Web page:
@@ -707,7 +707,7 @@ If the coordinates computed would be the same as the previous interpolation inst

Rather than having a dedicated unit for more complicated floating-point operations, Bifrost reuses the fixed-latency general-purpose FMA/ADD pipeline, meaning it uses regular fixed-latency instructions. Since most of these operations have a latency much longer than most FMA and ADD instructions, they have to be broken up into a number of simpler steps. This section explains each of the algorithms and special instructions used to implement each complex builtin function in GLSL.

== Reciprocal

== Reciprocal (G71)

The reciprocal implementation uses an initial table lookup followed by a single step of https://en.wikipedia.org/wiki/Newton%27s_method#Multiplicative_inverses_of_numbers_and_power_series[Newton's method].

Given the input `a`, first, we do an argument reduction step, computing a reduced `a1` in the range [0.5, 1.0) and an initial approximation `x1` of `1/a1`. Computing `a1` is done with the `FRCP_FREXPM` instruction which is the same as the mantissa part of `frexp` in C. Except for special cases, it just sets the exponent to -1. `x1` is looked up in a table based on the top 17 bits of the mantissa of `a` (the mantissa of `a` is always the same as the mantissa of `a1`) using the `FRCP_TABLE` instruction. Next, we compute `x2 = x1 * (2 - a1 * x1)` and do the final exponent adjustment to compensate for the argument reduction. `x2` is actually computed as `x1 + x1 * (1 - a1 * x1)`, using two fused multiply-adds, to avoid rounding errors. The computation of `1 - a1 * x1` is particularly sensitive, since `a1 * x1` is very close to one by design. The second fused multiply-add and exponent adjustment are done in the same instruction, using a special `FMA_MSCALE` instruction which takes a fourth argument that is added to exponent of the result. There is an `FRCP_FREXPE` instruction which computes the exponent that `frexp` would have, and then negates it, to get the right bias for the final exponent adjustment. Finally, there is one final complication, which is that if `a` is infinity, then `a1` will be infinity and `x1` will be zero, and multiplying them will give NaN according to IEEE arithmetic, which will propagate to the final result instead of returning the appropriately-signed zero as expected. Also, internal details of the sign of `+/-NaN * +/-NaN` mean that the returned NaN will have the wrong sign when computing 1/NaN. To fix these issues with corner cases, ARM uses a special `rcp_mode` modifier which only exists on the aforementioned `FMA_MSCALE` instruction for the first FMA. The exponent bias is set to 0, so it is otherwise identical to a normal `FMA` instruction.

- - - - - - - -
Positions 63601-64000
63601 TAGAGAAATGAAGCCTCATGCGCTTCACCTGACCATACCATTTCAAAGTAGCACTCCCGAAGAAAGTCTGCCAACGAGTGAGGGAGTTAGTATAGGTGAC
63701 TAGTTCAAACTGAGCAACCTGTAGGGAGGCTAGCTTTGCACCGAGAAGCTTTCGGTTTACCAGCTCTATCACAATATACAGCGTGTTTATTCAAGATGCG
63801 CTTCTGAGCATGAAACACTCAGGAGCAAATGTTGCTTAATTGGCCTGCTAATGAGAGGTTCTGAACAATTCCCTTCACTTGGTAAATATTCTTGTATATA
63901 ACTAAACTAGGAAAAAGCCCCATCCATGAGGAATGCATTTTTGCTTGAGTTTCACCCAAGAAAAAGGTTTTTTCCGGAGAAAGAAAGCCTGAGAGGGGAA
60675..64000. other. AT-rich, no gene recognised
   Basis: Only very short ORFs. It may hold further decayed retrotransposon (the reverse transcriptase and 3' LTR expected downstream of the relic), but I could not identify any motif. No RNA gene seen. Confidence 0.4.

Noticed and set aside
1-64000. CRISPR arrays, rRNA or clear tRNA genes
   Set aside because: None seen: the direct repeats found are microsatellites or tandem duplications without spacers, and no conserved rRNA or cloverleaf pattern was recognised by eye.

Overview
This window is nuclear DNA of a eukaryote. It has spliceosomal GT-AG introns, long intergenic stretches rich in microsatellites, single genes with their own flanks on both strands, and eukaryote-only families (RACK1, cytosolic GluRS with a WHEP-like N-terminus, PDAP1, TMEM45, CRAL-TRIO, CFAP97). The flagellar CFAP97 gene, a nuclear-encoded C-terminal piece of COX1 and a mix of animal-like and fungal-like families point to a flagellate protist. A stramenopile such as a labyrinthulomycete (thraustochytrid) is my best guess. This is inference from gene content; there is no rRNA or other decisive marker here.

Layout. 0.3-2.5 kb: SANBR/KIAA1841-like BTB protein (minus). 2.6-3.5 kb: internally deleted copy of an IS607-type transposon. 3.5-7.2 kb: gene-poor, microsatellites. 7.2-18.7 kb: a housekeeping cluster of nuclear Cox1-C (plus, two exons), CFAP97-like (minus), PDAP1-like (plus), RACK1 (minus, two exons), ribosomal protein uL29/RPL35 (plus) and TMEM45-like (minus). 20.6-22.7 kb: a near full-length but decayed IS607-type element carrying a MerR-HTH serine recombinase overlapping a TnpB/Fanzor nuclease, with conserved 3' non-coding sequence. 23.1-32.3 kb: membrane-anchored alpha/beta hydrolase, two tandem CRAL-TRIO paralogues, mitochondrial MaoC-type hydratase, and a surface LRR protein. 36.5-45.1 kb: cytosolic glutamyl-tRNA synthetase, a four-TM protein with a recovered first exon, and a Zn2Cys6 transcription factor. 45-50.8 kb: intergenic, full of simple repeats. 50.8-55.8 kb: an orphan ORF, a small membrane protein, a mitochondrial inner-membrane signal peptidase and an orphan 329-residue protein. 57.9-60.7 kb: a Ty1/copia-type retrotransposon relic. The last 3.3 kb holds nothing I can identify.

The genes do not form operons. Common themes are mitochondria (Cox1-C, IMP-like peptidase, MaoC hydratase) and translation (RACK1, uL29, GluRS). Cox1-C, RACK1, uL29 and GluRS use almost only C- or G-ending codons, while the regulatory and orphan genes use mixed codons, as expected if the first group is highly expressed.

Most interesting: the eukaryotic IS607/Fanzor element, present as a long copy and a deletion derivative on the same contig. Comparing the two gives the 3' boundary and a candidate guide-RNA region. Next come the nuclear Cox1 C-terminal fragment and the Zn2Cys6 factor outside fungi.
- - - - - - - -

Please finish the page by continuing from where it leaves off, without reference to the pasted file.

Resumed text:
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@@ -716,9 +716,31 @@ All together, `x=1/a` is computed as follows:

[source]

----

a1 = rcp_frexpm(a)

x1 = rcp_table(a)

t1 = fma_rcp_mode(a1, -x1, 1.0)

e' = rcp_frexpe(a)

x = rcp_mscale(t1, x1, x1, e')

----

\ No newline at end of file

a1 = FRCP_FREXPM a

x1 = FRCP_TABLE a

t1 = FMA_MSCALE.rcp_mode a1, -x1, 1.0, 0

e' = FRCP_FREXPE a

x = FMA_MSCALE t1, x1, x1, e'

----

== Reciprocal (later versions)

On every Bifrost core released since G71, there is a new `FRCP_FAST` instruction that does all of the above in one instruction. Since there are two dependent fused multiply-adds, this can't feasibly be done in one cycle. Instead, even though `RCP_FAST` is encoded as an ADD instruction, it actually uses both FMA and ADD units, and the corresponding FMA instruction before it must be a nop.

== Reciprocal square root (G71)

Similarly to reciprocal, we use a lookup table followed by one iteration of Newton's method. The computation of `a1` as well as the required fixup is computed by the `FRSQ_FREXPM` and `FRSQ_FREXPE` instructions, which are analogous to `FRCP_FREXPM` and `FRCP_FREXPE`, except that because we're taking the square root, only multiplying by four produces a power-of-two change in the output, so the input is only scaled to [0.25, 1) instead of [0.5, 1.0), and the exponent is divided by two when computing the fixup in `FRSQ_FREXPE`. The Newton's method fixup step is mathematically given by `x2 = .5 * x1 * (3 - a1 * x1 * x1)`. This is rearranged to give `x2 = x1 + x1 * 0.5 * (1 - a1 * x1 * x1)`, which is computed by squaring `x1` and then computing two fused multiply-adds. The multiplication by 0.5 is accomplished by passing -1 to the scale parameter of `FMA_MSCALE` for the first fused multiply-add. Both fused multiply-adds use the `rcp_mode` bit (not sure why the second one does?).

[source]

----

a1 = FRSQ_FREXPM a

x1 = FRSQ_TABLE a

t1 = FMA x1, x1, -0

t2 = FMA_MSCALE.rcp_mode a1, -t1, 1.0, -1

e' = FRSQ_FREXPE a

x = FMA_MSCALE.rcp_mode t2, x1, x1, e'

----

== Reciprocal square root (later versions)

Similar to `FRCP_FAST`, there is now a `FRSQ_FAST` instruction added on models after G71 which has the same restriction (it also takes 2 cycles).